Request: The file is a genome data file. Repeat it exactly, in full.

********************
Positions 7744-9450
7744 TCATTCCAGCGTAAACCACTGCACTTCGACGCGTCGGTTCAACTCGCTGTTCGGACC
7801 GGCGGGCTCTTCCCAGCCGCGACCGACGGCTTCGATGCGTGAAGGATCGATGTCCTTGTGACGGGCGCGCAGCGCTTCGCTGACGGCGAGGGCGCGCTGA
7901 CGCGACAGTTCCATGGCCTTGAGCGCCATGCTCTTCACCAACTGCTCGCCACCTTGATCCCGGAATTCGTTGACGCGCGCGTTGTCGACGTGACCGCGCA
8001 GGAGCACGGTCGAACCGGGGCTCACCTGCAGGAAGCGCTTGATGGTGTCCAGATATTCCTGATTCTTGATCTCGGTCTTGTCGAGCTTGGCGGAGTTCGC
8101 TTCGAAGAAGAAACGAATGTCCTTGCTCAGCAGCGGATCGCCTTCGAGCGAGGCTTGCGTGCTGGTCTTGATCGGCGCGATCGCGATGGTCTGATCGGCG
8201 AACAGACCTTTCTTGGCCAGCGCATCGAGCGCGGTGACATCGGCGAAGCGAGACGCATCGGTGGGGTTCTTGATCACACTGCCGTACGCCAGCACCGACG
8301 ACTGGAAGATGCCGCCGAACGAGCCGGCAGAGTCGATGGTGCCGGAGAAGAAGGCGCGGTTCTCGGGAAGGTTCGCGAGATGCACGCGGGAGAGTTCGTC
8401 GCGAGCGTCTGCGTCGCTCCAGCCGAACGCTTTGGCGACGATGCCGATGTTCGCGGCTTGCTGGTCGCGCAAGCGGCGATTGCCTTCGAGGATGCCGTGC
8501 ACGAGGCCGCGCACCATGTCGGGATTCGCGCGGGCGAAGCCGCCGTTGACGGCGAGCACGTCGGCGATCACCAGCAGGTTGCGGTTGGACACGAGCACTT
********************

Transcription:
Positions 7744-9450
7744 TCATTCCAGCGTAAACCACTGCACTTCGACGCGTCGGTTCAACTCGCTGTTCGGACC
7801 GGCGGGCTCTTCCCAGCCGCGACCGACGGCTTCGATGCGTGAAGGATCGATGTCCTTGTGACGGGCGCGCAGCGCTTCGCTGACGGCGAGGGCGCGCTGA
7901 CGCGACAGTTCCATGGCCTTGAGCGCCATGCTCTTCACCAACTGCTCGCCACCTTGATCCCGGAATTCGTTGACGCGCGCGTTGTCGACGTGACCGCGCA
8001 GGAGCACGGTCGAACCGGGGCTCACCTGCAGGAAGCGCTTGATGGTGTCCAGATATTCCTGATTCTTGATCTCGGTCTTGTCGAGCTTGGCGGAGTTCGC
8101 TTCGAAGAAGAAACGAATGTCCTTGCTCAGCAGCGGATCGCCTTCGAGCGAGGCTTGCGTGCTGGTCTTGATCGGCGCGATCGCGATGGTCTGATCGGCG
8201 AACAGACCTTTCTTGGCCAGCGCATCGAGCGCGGTGACATCGGCGAAGCGAGACGCATCGGTGGGGTTCTTGATCACACTGCCGTACGCCAGCACCGACG
8301 ACTGGAAGATGCCGCCGAACGAGCCGGCAGAGTCGATGGTGCCGGAGAAGAAGGCGCGGTTCTCGGGAAGGTTCGCGAGATGCACGCGGGAGAGTTCGTC
8401 GCGAGCGTCTGCGTCGCTCCAGCCGAACGCTTTGGCGACGATGCCGATGTTCGCGGCTTGCTGGTCGCGCAAGCGGCGATTGCCTTCGAGGATGCCGTGC
8501 ACGAGGCCGCGCACCATGTCGGGATTCGCGCGGGCGAAGCCGCCGTTGACGGCGAGCACGTCGGCGATCACCAGCAGGTTGCGGTTGGACACGAGCACTT